End of Treatment

Steve McKinionUncategorizedLeave a Comment

When Harrison was first diagnosed with leukemia in December of 2011, doctors told us his treatment would last three and a half years. That seemed like an eternity. We never imagined reaching the end of that terrible journey. He was in fourth grade at diagnosis, and would be finishing seventh grade at the end of treatment. Remarkably, that day finally arrived: April 1, 2015.

Best April Fools Day ever.

The entire family went to the clinic that day for his last chemo treatment. Afterwards, a large contingent of his friends left school early to surprise him at Chick Fil A. He never imagined them having a No Mo’ Chemo party for him. The whole experience was surreal. The moms made Ginger feel like a million bucks. Harrison’s friends made him feel normal. It was the greatest day since January 24, 2012, when he first heard the targeted therapy was working.

Unlike most pediatric leukemia patients, end of treatment (EOT) did not actually mean the end of chemo. Harrison had to remain on an oral chemotherapy, the tyrosine kinase inhibitor Gleevec every day. Doctors anticipated he would take Gleevec twice a day for the rest of his life. But compared to all of the other drugs he was on during treatment, a few pills a day–though frustration–would be nothing.

That summer family hosted a No Mo’ Chemo party for Harrison in Mobile. Celebrations were definitely in order.

Now, besides the celebrating, Harrison could turn his attention to recovering. Childhood cancer treatment is awful. One oncologist said it is like “beating dogs to kill fleas.” The drugs came closer to killing Harrison than the cancer did. But, as Dr. Weston regularly reminded us, current pediatric leukemia treatment is to take the patient as close to death as possible, only to bring them back just before it is too much. It is barbaric. One day our descendants will look back at what we did to kids the same way we look at ancient medicine and wonder, “How terrible!”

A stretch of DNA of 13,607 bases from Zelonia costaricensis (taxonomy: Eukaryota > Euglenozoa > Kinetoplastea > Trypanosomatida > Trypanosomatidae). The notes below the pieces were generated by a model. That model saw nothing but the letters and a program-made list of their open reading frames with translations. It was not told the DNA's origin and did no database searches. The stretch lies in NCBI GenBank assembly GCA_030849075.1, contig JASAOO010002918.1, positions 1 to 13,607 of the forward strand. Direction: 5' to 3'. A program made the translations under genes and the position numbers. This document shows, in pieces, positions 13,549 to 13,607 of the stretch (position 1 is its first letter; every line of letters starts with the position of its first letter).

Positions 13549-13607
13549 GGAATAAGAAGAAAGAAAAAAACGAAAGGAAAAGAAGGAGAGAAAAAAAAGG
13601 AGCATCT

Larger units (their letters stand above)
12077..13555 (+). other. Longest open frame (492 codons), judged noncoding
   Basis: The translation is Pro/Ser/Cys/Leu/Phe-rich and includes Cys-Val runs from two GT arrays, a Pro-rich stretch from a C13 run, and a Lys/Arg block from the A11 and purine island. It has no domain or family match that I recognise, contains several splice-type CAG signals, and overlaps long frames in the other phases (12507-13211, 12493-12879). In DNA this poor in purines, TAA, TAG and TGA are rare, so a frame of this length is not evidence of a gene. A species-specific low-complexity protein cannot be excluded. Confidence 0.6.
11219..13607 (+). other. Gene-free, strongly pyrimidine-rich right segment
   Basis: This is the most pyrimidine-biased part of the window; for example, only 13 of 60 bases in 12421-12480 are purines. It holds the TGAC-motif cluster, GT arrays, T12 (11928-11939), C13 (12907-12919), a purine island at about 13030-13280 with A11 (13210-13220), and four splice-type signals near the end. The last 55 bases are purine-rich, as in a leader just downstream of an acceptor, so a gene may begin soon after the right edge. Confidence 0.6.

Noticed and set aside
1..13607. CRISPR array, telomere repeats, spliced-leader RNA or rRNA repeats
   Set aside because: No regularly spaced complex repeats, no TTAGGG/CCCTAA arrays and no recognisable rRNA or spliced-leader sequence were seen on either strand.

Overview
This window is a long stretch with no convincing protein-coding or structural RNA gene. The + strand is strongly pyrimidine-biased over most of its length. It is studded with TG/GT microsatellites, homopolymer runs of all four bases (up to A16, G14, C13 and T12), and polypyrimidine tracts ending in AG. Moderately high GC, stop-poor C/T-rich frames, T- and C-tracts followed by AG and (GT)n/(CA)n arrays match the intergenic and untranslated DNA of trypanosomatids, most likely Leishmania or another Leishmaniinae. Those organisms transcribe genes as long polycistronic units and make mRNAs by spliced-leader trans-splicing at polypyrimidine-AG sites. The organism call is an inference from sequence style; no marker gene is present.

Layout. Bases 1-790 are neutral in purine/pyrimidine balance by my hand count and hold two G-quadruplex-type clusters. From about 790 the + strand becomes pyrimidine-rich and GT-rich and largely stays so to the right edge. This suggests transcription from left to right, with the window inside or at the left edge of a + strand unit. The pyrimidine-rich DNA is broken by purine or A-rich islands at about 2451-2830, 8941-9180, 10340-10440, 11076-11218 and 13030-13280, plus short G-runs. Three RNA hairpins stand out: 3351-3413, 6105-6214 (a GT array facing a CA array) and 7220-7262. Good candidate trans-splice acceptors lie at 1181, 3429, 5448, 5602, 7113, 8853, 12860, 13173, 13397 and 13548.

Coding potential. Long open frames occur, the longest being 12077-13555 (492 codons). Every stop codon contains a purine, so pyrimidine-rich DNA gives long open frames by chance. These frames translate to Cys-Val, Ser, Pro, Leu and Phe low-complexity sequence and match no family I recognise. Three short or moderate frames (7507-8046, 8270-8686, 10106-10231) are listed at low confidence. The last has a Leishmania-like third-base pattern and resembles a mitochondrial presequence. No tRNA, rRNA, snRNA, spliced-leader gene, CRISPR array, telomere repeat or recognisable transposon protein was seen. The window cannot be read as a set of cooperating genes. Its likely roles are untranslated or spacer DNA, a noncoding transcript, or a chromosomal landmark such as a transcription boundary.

Recovery from cancer treatments for a fourteen year old boy involves physical, emotional, psychological, and spiritual efforts. Treatment for childhood leukemia does more than destroy the body, it destroy the soul. It attacks your will to live. Patients viewed the world differently because of their experience. Many of them suffer from symptoms of Post-Traumatic Stress Syndrome (PTSD). Their bodies will never fully recover, and those lasting side effects cause the psychological pain to remain.

When Harrison was a child with cancer he was different than when he was an adolescent with cancer. As a child he was easily distracted. As a teenager he realized what he was missing. His friends went on with life while he missed so much school, church, and fun activities.

Fortunately, he could look at the previous three and a half years and realize, “I survived.” There were far too many times that was uncertain, but in the summer between seventh and eighth grades he was a cancer survivor. And whatever cancer had stolen from him, at least he was alive to grow from it. He turned his back on cancer and pressed forward. He wanted to be a normal teenager. Only one thing remained: surgery to remove the port that had been in his chest since December 10, 2011. Once that was removed, cancer was a distant memory for him. He was finally free of the prison he had endured for much of his childhood.

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